Protein deficiency edema
Edema is a pathological accumulation of fluid in the tissue.
Most of the time, the fluid escapes from the vascular system and collects in the space between the tissue, between the cells (interstitium). In addition to a circulatory disorder, the cause of edema formation is also a protein deficiency. One then speaks of protein deficiency edema. These arise due to the fact that the oncotic pressure in the capillaries is too low. Due to the lack of protein, not enough pressure can be built up to hold the fluid in the vascular system.
A protein deficiency in the blood can lead to the formation of protein deficiency edema.
Fluid then collects outside of the blood vessel system in the interstitial space (cell space). If the protein content in the blood serum falls below 5 g / dl, there is a high risk of developing protein deficiency edema. The causes of a protein deficiency in the blood (hypoproteinemia) can be numerous. On the one hand, a low protein intake in the diet is responsible for this.
This is usually not a problem in the western world. In Africa, however, many, especially children, suffer from protein deficiency edema, also known as hunger edema. Protein deficiency also occurs in certain diseases. If the pancreas is weak (pancreatic insufficiency), the large protein molecules in the intestine cannot be completely split and so cannot be absorbed through the mucous membrane. Even if the liver does not have the ability to synthesize it (due to liver cirrhosis), protein deficiency can occur, since new protein molecules are normally formed there from the amino acids that are ingested with food. In Europe, protein deficiency edema in the context of a tumor disease (due to increased protein consumption) is a common cause. This also applies to increased protein loss through the kidneys (nephrotic syndrome).
Read more about this at: Nephrotic Syndrome
What are the symptoms of protein deficiency edema?
Edema is a pathological accumulation of fluid in the tissue. In principle, these can occur anywhere in the body. But mostly in one of the upper layers of the skin, because this is where the capillaries lose fluid. This edema is then perceived externally as a swelling. Another indication of a protein deficiency is weight loss. This is mostly caused by the reduction in muscle mass. The muscles are broken down in order to slightly increase the protein content in the blood. Due to the lack of muscles, the affected person often feels weak and less productive.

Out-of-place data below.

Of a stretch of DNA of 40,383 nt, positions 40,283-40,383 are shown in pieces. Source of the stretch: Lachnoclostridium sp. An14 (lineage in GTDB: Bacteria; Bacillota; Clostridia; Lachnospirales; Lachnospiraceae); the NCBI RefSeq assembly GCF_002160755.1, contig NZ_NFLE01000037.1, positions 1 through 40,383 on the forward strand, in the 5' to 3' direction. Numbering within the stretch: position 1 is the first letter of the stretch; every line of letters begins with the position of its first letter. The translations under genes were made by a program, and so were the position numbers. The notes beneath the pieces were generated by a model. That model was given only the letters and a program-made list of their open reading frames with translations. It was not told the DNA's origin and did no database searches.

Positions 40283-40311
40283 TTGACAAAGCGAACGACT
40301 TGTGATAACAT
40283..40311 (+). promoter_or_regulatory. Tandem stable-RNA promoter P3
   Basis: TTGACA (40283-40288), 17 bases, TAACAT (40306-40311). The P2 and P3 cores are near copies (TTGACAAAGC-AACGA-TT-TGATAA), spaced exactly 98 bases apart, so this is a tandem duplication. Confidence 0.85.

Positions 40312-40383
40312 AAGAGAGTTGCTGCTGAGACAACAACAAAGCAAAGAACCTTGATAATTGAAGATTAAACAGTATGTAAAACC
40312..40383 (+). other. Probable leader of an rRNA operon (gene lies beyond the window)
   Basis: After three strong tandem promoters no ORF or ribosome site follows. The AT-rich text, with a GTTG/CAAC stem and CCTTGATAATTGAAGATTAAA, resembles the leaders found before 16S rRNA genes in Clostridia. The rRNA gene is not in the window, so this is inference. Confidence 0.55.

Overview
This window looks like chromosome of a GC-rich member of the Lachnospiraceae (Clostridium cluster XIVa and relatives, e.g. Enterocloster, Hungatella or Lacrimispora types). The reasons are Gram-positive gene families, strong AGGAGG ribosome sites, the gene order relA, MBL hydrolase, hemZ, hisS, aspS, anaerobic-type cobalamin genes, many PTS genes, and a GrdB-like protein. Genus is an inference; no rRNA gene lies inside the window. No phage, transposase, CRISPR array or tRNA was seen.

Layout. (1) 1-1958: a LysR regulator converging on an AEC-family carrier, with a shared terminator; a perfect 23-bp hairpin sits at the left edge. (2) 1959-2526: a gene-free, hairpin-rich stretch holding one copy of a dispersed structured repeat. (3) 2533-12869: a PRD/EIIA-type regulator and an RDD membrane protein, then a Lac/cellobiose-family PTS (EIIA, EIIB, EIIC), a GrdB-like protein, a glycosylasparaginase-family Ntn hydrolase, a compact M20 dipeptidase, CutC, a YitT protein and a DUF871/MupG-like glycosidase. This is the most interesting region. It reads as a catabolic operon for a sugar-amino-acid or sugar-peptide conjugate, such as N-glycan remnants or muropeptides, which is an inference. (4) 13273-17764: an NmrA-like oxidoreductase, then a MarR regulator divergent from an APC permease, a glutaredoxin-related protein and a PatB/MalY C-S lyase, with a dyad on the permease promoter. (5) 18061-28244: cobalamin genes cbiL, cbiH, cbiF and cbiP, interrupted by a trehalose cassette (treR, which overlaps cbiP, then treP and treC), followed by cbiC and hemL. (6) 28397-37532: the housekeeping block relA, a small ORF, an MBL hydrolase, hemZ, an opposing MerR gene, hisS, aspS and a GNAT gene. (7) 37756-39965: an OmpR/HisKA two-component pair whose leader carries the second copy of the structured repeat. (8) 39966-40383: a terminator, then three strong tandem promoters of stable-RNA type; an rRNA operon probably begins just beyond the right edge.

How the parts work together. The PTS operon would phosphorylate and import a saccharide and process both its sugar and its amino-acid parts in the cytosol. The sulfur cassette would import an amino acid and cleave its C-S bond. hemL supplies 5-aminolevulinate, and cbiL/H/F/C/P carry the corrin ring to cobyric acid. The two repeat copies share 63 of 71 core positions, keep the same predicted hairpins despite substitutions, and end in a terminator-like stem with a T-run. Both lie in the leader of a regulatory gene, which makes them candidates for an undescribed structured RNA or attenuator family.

Wound healing is significantly delayed, as protein is also required to build up new tissue. The immune system is also weak. Frequent infections are the result. Further signs are dark circles and protruding bones (e.g. on the face). Hair loss and brittle nails can also be an indication of a protein deficiency. Overall, there are numerous symptoms that can be thought of as a protein deficiency.
Read more on the topic: Causes of Edema
Symptoms on the abdomen
Hunger edema in particular shows up with water accumulation in the abdominal area. The cause of hunger edema is a lack of protein. Normally, the body needs an adequate supply of protein through food in order to maintain the protein content in the blood. Starvation leads to a severe protein deficiency. This reduces the oncotic pressure in the blood vessel system and water collects in the intercellular space. In the case of hunger edema, this is also the case in the legs, but above all in the stomach.
Also read the article on the topic: Water in the stomach